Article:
implement GOSFS in gosfs.c and relevant system calls in syscall.c.
VFS picks the functions
to call based on supplied structures containing function pointers, one
for each operation. For example, see Init_PFAT in pfat.c: this initializes the
PFAT filesystem with VFS by passing it a pointer to s_pfatFilesystemOps, a
structure that contains function pointers to PFAT routines for mounting
(and formatting) a filesystem. Other PFAT functions are stored in
different structures (e.g., look at the PFAT_Open routine, which passes
structure to VFS). You will analogously use s_gosfsFilesystemOps,
s_gosfsMountPointOps, s_gosfsDirOps, and s_gosfsFileOps
You should also add a call to Init_GOSFS provided gosfs.c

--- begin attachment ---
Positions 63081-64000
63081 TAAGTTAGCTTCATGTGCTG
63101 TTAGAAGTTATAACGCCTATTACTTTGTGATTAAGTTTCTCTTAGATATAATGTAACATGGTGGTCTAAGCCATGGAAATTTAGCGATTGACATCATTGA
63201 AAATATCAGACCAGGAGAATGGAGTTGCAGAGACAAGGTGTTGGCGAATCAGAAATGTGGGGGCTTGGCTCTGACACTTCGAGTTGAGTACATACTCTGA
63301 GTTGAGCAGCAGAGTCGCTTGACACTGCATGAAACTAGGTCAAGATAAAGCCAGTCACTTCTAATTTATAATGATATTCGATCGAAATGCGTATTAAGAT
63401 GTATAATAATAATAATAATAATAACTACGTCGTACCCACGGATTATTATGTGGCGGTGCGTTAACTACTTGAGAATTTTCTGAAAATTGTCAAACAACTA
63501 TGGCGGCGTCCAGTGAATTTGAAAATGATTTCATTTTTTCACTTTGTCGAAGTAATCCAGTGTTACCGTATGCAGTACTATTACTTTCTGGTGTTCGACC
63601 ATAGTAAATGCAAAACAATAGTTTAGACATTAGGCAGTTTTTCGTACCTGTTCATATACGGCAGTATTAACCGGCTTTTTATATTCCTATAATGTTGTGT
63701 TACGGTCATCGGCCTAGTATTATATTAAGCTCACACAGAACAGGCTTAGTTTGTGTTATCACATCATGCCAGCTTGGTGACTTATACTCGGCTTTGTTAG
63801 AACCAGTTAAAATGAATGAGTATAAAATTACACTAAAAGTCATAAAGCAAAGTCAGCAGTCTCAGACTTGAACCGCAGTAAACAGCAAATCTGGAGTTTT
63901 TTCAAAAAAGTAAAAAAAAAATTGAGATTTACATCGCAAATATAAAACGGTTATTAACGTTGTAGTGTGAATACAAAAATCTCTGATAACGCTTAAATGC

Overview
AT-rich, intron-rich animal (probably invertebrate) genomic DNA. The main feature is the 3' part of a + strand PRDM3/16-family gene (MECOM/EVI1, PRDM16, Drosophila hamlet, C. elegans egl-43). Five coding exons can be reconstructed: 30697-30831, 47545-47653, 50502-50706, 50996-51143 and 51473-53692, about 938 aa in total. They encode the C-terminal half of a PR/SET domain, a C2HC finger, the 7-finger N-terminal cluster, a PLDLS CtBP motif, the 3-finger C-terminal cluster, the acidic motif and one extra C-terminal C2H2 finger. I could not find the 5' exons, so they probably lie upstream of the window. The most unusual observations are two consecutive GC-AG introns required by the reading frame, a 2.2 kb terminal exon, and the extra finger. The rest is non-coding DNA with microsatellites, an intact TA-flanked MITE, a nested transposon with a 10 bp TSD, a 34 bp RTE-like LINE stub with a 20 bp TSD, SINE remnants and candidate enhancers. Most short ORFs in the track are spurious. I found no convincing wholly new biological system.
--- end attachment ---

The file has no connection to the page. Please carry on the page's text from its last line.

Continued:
in main.c to register the GOSFS filesystem. In general,
use the PFAT implementation as your guide to interfacing GOSFS with VFS.
Open files are tracked by the kernel using a file descriptor, defined as struct File. Each user
space process will have an associated file descriptor table that records which files the
process can currently read and write. A user process can have up to
USER_MAX_FILES files open at once. The file descriptor table
is implemented as a struct File *fileList[USER_MAX_FILES]
array that you must add to struct User_Context. Note that
not all the entries in the fileList are necessarily open
files, since usually a process has less than USER_MAX_FILES
files open at once. If fileList[i] is NULL, it represents a free
slot (file descriptor is not used). This descriptor will be filled
out by the code in VFS; e.g., see Open in vfs.h,
whose pFile argument is
a pointer to a free slot in the table.
Your filesystem should support long filenames (at most 128 bytes, which includes a null at the end). A file's full path (which includes directories and subdirectories) will be no more than 1024 characters in total.